How to cite this URL:
Bhatia M, Lohar H, Nirhale DS, Tomar V. Splenic abscess: a rare presentation. Egypt J Intern Med [serial online] 2015 [cited 2021 Feb 26];27:78-9. Available from: http://www.esim.eg.net/text.asp?2015/27/2/78/159477

  Introduction Top

Splenic abscess is an uncommon disease and it has been noted to occur at the rate of 0.14-0.7% in autopsy studies [1]. It is an uncommon entity. This uncommon disease has been reported more frequently in recent times due to increase in the number of immunocompromised and cancer patients and also due to advances in imaging studies [2],[3]. The management of splenic abscess is based on medical therapy with antibiotics and splenectomy or percutaneous drainage, with good results [4]. However, the optimal treatment remains unclear. Although it is recognized that percutaneous drainage may be appropriate for some patients, a high failure rate has been observed for this procedure and surgery remains the mainstay treatment [5],[6],[7]. We present a case of a 42-year-old diabetic patient with multiloculated splenic abscess, who was subjected to antibiotic therapy and splenectomy and responded well.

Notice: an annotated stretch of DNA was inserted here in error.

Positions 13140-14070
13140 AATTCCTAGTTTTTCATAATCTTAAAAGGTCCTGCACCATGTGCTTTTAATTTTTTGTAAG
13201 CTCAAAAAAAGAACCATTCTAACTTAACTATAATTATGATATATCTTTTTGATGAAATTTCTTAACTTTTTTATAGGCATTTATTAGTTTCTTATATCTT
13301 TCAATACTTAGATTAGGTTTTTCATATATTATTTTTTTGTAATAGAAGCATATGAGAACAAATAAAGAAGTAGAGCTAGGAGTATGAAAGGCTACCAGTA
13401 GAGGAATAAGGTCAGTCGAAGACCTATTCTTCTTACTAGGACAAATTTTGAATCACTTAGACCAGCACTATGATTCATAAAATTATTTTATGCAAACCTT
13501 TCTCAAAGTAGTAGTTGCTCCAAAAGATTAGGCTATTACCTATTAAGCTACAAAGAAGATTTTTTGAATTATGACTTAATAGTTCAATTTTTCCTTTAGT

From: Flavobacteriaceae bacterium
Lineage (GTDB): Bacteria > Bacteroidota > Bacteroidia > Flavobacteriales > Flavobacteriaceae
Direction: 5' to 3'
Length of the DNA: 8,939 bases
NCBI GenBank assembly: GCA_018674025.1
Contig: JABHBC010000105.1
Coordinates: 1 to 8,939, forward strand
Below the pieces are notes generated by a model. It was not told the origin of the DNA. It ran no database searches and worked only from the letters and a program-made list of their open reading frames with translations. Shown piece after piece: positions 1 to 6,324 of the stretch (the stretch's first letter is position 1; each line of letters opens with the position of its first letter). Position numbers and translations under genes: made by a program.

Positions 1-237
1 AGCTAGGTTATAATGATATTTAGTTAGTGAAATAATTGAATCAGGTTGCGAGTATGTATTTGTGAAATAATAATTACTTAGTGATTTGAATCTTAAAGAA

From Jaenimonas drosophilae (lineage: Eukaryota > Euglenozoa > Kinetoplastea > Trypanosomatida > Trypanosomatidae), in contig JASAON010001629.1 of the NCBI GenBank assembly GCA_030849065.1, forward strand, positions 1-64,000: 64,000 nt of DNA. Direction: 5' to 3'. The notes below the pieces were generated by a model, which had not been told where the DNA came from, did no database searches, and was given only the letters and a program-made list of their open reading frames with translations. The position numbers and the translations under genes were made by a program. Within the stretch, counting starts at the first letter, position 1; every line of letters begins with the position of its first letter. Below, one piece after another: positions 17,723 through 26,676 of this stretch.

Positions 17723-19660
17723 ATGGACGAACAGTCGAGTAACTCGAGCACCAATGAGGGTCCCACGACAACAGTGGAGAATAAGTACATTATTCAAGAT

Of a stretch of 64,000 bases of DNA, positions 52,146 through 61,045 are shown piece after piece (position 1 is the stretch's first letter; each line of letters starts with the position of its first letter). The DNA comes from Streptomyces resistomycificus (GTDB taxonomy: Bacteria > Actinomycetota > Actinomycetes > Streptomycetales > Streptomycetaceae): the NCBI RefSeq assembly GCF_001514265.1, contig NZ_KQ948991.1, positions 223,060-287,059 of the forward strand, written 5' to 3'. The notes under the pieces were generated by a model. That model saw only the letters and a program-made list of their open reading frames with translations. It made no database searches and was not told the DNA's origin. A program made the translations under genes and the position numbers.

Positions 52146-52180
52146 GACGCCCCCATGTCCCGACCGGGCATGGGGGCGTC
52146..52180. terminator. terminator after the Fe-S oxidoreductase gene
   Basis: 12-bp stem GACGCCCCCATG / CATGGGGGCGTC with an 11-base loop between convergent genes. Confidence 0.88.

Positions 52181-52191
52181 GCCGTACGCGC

Case report Top